Spare tire: Not available on the M5 (check the size of the battery in the trunk, though). A spare is standard for the C63 and available only as a dealer-installed option for the CTS-V. We think the importance of a spare tire is particularly important in cars like this, as the chances of acquiring replacement tires for such exotic brands and sizes can be remote in some regions of the country. Extra point for Mercedes here. We'd still rather have a compact spare over a can of goo and a mini compressor.

Sport seats: Besides looking cool, a sport seat increases driver control and reduces driver fatigue — especially when turning hot laps on a racetrack. Optional on all three cars, but only the CTS-V arrived with standard seats (too bad, because we've experienced the optional Recaro seats and they're great).

"Three-pedal" manual transmission: One day in the not too distant future, young car enthusiasts will peer aghast into the footwell of a "classic" pre-2010 car to find three pedals. Despite the unrelenting assault on the conventional three-pedal manual transmission by various automated manual transmissions, the skilled driver will find reward by actually operating clutches and gears of his own choosing at his discretion, using pedals and console-mounted levers. It's encouraging to know such a transmission is still available for both the CTS-V and the M5 with one caveat, as the M5 with a manual transmission is compromised by a stability control system that cannot be shut off entirely. Meanwhile, AMG refuses to develop a manual transmission for any of its cars.

Editor in Chief Scott Oldham says:
If it were me, spending my hard-earned bucks, I wouldn't own any of these three caffeinated sedans. As great as they all are, none is exactly right for me and my large billfold.

The Cadillac is close to my liking, but it still feels a bit ghetto on the inside, and the standard seats are, as the Brits say, rubbish. Same goes for the plasticky C63, which is also just too rough to be driven every day. Its racecarlike ride and racecarlike seats get old on the morning commute. Not to mention, the ladies think you're driving just a C-Class, and that doesn't get you very much on L.A.'s Westside, home of the hand-me-down Bentley.

Then there's the M5, which drives like a car in this price point should; it's relaxed when you want it to be and vicious on command. Its seats are perfect, and its interior never has a crude moment. It's a great car, sabotaged by its own complexity.

As much as I like driving the BMW, I don't have much desire to own one. Between iDrive and the too-many settings for its ride, transmission, engine output and differential, the M5 complicates a simple run to the Del Taco. Yeah, I know, there's the custom programmable M button, but I like a car that's set up the way I like it when I push the start button. And the M5 never is.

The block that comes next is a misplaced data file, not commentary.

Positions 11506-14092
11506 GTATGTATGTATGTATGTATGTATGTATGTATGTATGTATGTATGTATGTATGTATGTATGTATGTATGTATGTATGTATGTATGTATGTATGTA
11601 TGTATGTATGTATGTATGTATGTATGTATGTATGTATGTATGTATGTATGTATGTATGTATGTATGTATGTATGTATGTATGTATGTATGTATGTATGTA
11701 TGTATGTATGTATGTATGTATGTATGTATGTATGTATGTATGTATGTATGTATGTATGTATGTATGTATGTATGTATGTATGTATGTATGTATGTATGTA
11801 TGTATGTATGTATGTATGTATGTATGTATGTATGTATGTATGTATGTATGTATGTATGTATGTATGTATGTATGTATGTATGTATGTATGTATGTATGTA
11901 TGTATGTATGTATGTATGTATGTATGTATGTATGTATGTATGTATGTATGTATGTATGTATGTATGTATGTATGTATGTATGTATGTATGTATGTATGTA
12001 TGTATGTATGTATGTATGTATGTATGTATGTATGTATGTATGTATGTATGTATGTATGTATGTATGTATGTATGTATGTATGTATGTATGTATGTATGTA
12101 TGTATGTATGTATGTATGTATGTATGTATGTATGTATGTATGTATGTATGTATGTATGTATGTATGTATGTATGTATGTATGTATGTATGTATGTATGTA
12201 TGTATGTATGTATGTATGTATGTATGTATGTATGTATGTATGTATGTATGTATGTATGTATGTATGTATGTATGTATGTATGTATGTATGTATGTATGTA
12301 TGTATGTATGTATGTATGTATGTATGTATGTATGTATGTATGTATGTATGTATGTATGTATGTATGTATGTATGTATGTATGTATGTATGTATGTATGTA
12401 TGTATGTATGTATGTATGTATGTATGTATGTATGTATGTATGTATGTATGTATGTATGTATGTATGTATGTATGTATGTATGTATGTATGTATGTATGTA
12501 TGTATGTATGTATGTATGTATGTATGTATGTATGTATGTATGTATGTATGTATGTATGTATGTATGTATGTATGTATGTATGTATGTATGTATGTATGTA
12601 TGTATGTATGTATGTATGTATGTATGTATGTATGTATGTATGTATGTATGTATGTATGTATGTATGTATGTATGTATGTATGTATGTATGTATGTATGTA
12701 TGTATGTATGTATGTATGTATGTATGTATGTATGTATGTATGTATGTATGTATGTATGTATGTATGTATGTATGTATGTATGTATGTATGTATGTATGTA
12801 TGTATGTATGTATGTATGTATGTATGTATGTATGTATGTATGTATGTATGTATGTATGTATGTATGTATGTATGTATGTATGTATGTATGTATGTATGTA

Then there's the BMW's styling, which has never grown on me.

If it were me and my lottery winnings, I'd run out and buy a Mercedes E63 AMG. It packs the attitude of its little brother without the harsh ride, delivers the dual personality of the M5 without 47 buttons to get you there and it's nearly as fast as the Cadillac, with a much nicer interior. Plus, I think it looks the best.

So there you have it. My favorite wasn't even in this test.

Dimensions
Engine & Transmission Specifications
Warranty Information
Performance Information

Dimensions

Exterior Dimensions & Capacities
2008 BMW M5 2009 Cadillac CTS-V 2009 Mercedes-Benz C63
Length, in. 191.5 191.6 186.1
Width, in. 72.7 72.5 70.7
Height, in. 57.8 58.0 56.6
Wheelbase, in. 113.7 113.4 108.7
As-tested Curb Weight, lb. 4,140 4,315 4,001
Turning Circle, ft. 40.7 37.9 38.5
Interior Dimensions
2008 BMW M5 2009 Cadillac CTS-V 2009 Mercedes-Benz C63
Front headroom, in. 37.7 38.8 37.1
Rear headroom, in. 37.8 37.2 36.9
Front shoulder room, in. 57.3 56.7 54.7
Rear shoulder room, in. 57.2 57.4 55.0
Front legroom, in. 41.5 42.4 41.7
Rear legroom, in. 36.0 35.9 33.4

Engine & Transmission Specifications

Engine & Transmission
2008 BMW M5 2009 Cadillac CTS-V 2009 Mercedes-Benz C63
Displacement
(cc / cu-in):
5000 (305) 6200 (378) 6200 (378)
Engine Type 90-degree V10 Supercharged 90-degree V8 90-degree V8
Horsepower (SAE) @ rpm 500 @ 7,750 556 @ 6,100 451 @ 6,800
Max. Torque, lb-ft @ rpm 383 @ 6100 551 @ 3,800 443 @ 5,000
Transmission 7-speed auto-clutch manual 6-speed automatic 7-speed automatic
EPA Fuel Economy City, mpg 11.0 12.0 (est.) 12.0
EPA Fuel Economy Hwy, mpg 17.0 19.0 (est.) 19.0
Observed Fuel Economy combined, mpg 12.0 13.0 12.0

Warranty

Warranty Information
2008 BMW M5 2009 Cadillac CTS-V 2009 Mercedes-Benz C63
Basic Warranty 4 years/50,000 miles 4 years/50,000 miles 4 years/50,000 miles
Powertrain 4 years/50,000 miles 5 years/100,000 miles 4 years/50,000 miles
Roadside Assistance 4 years/Unlimited miles 5 years/100,000 miles Unlimited
Corrosion Protection 12 years/Unlimited miles 6 years/Unlimited miles 4 years/50,000 miles

Performance

Performance Information
2008 BMW M5 2009 Cadillac CTS-V 2009 Mercedes-Benz C63
0-60 mph acceleration, sec. 4.8 4.3 4.5
Quarter-mile acceleration, sec. 12.8 12.4 12.6
Quarter-mile speed, mph 115.1 114.7 112.3
60-0-mph braking, feet 110 104 111